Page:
Film highlights discriminatory marijuana law enforcement in California & Groundbreaking Criminal Justice Reforms contained in Proposition 64
Drug Policy Action and Brave New Films have teamed up to create a striking video released today that illustrates the stark racial disparities in the enforcement of marijuana laws in California.
The two-minute piece shines a spotlight on how discriminatory marijuana law enforcement is used to criminalize people of color and how the criminal justice and sentencing reforms contained in Proposition 64, the Adult Use of Marijuana Act will “set us on a new path” toward reducing mass incarceration.
“By making this film we hope to give Californians a sense of how truly urgent it is to enact sane, rational drug laws that do not unfairly target and oppress communities of color,” Brave New Films founder Robert Greenwald said. “Clearly, the numbers in this film – and the pages of every newspaper, every day - show that the war on drugs has been not only an abject failure but a force for destruction that must be ended once and for all.”
In November, Californians will have the opportunity to vote on Proposition 64, which contains important sentencing reforms that eliminate or reduce most adult use and cultivation marijuana offenses.
The measure provides hope and opportunity for hundreds of thousands of Californians whose lives has been devastated by a non-violent criminal offense involving a drug that even the President of the United States recently acknowledged is no more harmful or addictive than alcohol. It ends the wasteful of expenditure of tens of millions of taxpayer dollars every year in California on the arrest, prosecution and incarceration of non-violent, marijuana-only offenses.
Proposition 64 also reduces barriers to entry to the legal market, and drives hundreds of millions of dollars in investments to low-income communities that have been most negatively impacted by the drug war.
In 1996 California became the first state to legalize medical marijuana when voters passed the Compassionate Use Act (Prop. 215). In 2011, California lawmakers reduced possession of up to an ounce of marijuana for personal use from a misdemeanor to a non-arrestable infraction, similar to a traffic ticket.
However, a recent report by the Drug Policy Alliance found that, despite California’s more permissive marijuana possession laws, the state had nearly 500,000 marijuana arrests between 2006 and 2015. Those arrests disproportionately impacted African-American and Latino Californians.
Black, Latino, and white Californians use and sell marijuana at similar rates, yet black and Latino people are more likely to be arrested or ticketed for a marijuana law violation. Black people were nearly five times more likely than white people to be arrested for marijuana felonies. Latinos are 35 percent more likely than white people to be arrested for a marijuana offense: 45 percent more likely for a misdemeanor and 26 percent more likely for a felony. Further, marijuana infraction enforcement in Los Angeles and Fresno was nearly four times more severe for Black Californians and 1.5 times more severe for Latino Californians than whites.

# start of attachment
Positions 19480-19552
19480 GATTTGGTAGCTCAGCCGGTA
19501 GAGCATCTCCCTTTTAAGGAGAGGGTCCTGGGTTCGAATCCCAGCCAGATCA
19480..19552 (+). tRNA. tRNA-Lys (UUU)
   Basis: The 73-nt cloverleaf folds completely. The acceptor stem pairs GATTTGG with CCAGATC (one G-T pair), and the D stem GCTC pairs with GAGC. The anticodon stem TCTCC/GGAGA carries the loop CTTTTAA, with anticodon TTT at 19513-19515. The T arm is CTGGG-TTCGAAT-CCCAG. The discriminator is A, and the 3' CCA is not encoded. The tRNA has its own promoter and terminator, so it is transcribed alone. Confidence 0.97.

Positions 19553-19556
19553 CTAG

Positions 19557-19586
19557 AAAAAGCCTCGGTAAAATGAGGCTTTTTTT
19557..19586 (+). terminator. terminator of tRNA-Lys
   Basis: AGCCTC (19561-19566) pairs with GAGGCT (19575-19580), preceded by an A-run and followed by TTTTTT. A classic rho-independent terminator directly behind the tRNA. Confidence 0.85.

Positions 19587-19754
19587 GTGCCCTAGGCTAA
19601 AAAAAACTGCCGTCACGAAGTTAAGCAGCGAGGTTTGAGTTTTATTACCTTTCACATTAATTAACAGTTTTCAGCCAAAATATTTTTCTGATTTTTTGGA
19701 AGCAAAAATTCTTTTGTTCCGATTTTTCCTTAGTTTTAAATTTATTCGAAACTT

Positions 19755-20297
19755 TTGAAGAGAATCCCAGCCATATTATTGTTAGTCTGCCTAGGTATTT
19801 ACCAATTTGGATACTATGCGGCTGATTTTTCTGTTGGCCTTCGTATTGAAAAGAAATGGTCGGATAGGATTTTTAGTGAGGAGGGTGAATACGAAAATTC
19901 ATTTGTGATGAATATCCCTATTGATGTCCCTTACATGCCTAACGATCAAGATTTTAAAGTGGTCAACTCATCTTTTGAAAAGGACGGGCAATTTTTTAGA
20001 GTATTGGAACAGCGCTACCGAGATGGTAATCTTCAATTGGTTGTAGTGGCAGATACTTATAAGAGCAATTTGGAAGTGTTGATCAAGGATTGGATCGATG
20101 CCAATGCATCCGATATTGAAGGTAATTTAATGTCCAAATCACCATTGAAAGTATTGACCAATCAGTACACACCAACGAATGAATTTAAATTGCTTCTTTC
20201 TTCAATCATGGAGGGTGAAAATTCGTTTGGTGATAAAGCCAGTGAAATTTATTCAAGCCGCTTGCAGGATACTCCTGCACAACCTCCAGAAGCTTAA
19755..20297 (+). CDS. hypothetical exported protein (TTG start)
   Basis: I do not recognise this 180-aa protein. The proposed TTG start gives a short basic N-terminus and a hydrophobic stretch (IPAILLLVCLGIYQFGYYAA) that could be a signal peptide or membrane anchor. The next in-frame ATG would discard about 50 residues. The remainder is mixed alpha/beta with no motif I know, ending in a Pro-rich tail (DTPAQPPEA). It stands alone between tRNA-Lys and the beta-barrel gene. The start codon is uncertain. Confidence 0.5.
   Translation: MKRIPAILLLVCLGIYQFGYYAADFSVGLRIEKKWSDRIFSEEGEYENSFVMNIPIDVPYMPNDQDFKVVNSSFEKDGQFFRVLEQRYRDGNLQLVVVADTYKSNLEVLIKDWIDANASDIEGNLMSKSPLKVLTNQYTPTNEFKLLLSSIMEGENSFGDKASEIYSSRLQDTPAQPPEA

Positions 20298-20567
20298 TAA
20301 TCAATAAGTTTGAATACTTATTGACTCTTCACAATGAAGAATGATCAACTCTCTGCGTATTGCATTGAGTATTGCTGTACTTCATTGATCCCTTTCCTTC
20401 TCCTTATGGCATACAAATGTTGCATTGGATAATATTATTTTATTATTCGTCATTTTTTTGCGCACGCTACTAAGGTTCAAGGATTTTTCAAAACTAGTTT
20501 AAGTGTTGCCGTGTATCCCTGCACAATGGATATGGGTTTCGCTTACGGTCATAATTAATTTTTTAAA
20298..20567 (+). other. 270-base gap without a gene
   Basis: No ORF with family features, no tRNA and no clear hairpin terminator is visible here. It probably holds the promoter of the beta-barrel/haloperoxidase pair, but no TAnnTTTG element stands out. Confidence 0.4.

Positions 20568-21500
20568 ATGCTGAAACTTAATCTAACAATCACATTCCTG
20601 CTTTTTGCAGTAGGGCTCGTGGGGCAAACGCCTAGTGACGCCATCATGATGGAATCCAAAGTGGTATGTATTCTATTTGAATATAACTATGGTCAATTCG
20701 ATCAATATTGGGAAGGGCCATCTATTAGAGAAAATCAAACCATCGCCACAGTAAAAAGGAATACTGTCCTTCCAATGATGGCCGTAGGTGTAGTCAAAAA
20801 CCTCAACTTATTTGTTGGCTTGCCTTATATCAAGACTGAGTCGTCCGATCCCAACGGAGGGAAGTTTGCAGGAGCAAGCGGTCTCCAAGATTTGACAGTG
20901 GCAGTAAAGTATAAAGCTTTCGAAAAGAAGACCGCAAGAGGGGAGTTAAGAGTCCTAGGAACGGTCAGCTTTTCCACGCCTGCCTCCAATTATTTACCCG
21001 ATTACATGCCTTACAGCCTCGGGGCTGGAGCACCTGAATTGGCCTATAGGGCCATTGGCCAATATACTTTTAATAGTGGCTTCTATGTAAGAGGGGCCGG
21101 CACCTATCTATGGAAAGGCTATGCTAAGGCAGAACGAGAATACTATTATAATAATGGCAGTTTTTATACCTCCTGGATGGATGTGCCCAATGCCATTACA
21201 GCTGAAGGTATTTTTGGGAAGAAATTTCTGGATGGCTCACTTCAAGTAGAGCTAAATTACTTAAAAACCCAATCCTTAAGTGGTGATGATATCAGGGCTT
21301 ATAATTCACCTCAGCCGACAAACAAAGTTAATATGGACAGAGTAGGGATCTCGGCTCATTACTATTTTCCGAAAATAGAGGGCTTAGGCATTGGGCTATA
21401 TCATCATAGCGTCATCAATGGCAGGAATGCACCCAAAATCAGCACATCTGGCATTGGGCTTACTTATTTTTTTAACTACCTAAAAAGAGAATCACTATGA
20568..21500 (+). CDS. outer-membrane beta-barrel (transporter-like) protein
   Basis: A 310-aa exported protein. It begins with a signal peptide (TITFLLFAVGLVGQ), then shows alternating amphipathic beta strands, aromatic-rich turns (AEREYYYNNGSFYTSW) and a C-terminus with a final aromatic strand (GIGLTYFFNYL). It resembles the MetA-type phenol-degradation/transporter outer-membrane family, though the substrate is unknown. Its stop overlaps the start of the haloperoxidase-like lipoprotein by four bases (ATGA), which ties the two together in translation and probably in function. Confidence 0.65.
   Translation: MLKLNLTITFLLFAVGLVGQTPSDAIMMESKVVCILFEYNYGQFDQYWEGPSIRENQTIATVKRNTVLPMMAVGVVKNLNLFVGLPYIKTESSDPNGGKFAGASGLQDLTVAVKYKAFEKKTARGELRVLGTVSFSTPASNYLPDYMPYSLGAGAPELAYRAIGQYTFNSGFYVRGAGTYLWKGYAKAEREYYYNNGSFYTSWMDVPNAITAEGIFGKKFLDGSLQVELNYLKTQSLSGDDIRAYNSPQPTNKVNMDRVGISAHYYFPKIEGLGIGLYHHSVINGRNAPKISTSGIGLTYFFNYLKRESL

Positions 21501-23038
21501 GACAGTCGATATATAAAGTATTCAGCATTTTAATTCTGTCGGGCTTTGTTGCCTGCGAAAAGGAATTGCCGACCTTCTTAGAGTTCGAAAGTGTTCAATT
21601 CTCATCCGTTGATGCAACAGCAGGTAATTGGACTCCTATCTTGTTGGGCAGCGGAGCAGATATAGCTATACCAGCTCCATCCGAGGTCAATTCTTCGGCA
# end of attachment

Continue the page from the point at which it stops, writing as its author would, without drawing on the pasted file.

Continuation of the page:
“With gripping images and narration, this short film raises up the critical racial and social injustice issues at stake under marijuana legalization in California,” said Lynne Lyman, California state director for Drug Policy Action. “It upholds Brave New Films’ tradition of making hard-hitting films on the most pressing issues in our communities.”
Brave New Films partners with advocacy organizations on strategic campaigns for racial and economic justice, human rights, violence prevention and other issues. Founded by former Hollywood direct Robert Greenwald, the studio uses film to help clarify and draw attention to complex issues, mobilize citizens to act and give them the tools they need to make a difference. BNF’s latest feature-length documentary, Making a Killing: Guns, Greed, and the NRA has been screened in nearly 1,000 venues around the country including at the U.S. Capitol.
Proposition 64 is a consensus measure based on recognized best practices and recommendations from hundreds of engaged citizens and organizations. It includes strong safeguards for children, workers, local governments and small businesses and strict anti-monopoly provisions and the toughest warning label and marketing-to-kids laws in the nation.
It is supported by the California Academy of Preventative Medicine, California Nurses Association and the California Medical Association -- as well as a bipartisan group of federal, state and local elected officials, and an unprecedented coalition including environmental leaders, business owners, small farmers, civil rights groups, public safety experts and social justice advocates.
The video can be viewed here.